January 14th, 2003
Rachelle J. Canter, Ph.D. & Barrie Drum
The ABA Law Practice Management Section's Women
Rainmakers group surveyed its membership in September-October 2002.
After 10 years of programming and social networking events, the
Women Rainmakers' Executive Committee felt it was time to get
comprehensive feedback. The Women Rainmakers is a sub-entity of
the Marketing Core Group and everyone is welcome to join.
A part of the survey requested marketing tips.
The survey went to the 700 members of the women Rainmakers
Listserv maintained by the ABA Law Practice Management Section.
Following are the top 20 marketing tips from women rainmakers:
- Ask for the work.
(one of the most popular tips)
- Always write (hand-written) thank you notes.
(another of the most popular tips)
- Tell people you would like to have them as a client and
ask how you could achieve that goal.
- Visit your client's offices regularly.
(You will always come back with something new to do.)
- Have lunch with other lawyers who practice outside your area
of emphasis for cross-referrals.
- Give away useful information at face-to-face meetings without charge.
- Go to conferences, lunches, etc.
(If you're not there, you can't get the business.)
- Gain acceptance and support from male colleagues by finding
ways to work together that are of mutual benefit, rather than
"taking them on."
- Use "leveraged networking" - it's more efficient to establish
relationships with people who can refer you to clients than it
is to find and establish relationships with prospective clients
- Keep following key personnel at companies as they go from company to company.
- Only buy clothes that have a pocket for business cards.
- Purchase pens with firm name and phone number. Give them to
clients to sign contracts, to all participants in closings in
your office, and make them available to guests. Invite them to
keep the pens. Also, use them to sign the check in fine restaurants
and leave them behind so waiter/waitress will use them with other guests.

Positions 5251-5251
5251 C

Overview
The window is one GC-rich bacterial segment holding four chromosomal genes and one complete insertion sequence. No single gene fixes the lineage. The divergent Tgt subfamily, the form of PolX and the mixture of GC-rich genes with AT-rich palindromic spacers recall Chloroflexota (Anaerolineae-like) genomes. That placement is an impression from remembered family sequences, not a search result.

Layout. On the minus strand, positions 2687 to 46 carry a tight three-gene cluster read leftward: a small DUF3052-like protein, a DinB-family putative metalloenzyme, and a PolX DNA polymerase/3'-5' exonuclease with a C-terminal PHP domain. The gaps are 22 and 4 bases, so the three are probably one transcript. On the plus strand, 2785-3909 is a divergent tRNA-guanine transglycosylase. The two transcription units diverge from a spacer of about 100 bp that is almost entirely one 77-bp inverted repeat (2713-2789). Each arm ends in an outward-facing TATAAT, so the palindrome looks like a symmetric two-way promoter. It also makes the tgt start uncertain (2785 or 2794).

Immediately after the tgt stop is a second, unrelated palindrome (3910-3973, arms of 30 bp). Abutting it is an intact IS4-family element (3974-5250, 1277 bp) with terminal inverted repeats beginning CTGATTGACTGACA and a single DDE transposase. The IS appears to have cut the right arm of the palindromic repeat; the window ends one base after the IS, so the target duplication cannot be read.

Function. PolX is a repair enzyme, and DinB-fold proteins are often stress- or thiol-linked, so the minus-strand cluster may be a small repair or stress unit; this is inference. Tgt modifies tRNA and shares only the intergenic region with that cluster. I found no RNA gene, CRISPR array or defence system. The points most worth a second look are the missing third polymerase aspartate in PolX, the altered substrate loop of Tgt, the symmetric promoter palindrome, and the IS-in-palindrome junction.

- Throw out lines as early and often as you can.
You never know when you are going to catch a big fish.
- Be a person first and a lawyer second.
- Be open to business development opportunities no matter where you are.
Tell everyone you meet that you are a lawyer and would like to help
them with their legal needs.
- Listen, don't talk.
- Be polite and open to everyone you come across and avoid being
over-eager and aggressive. Be pro-active in expressing your experience
and interests to people - in work, volunteer, and leisure situations.
Everything, even inadvertent things, make an impression.
- Supply good service everyday, all day.
Be accessible - and when you are not, have a team in place
who can respond to your client's needs.
- Make friends of clients.
- Let people know your flexibility in terms of financial arrangements.
Rachelle J. Canter is the President of
RJC Associates in San Francisco, providing executive development,
career consultation and outplacement services to law firms and
corporations. She can be reached at
Barrie Drum is a Director at
Smart LLP. Based in Baltimore, MD., Barrie assists clients with
fraud and financial investigations.
She can be reached at
barriedrumATyahooDOTcom or (410) 262-6530.
This article is reprinted from the LawMarketing Portal web site at
Reproduced with permission. All rights reserved.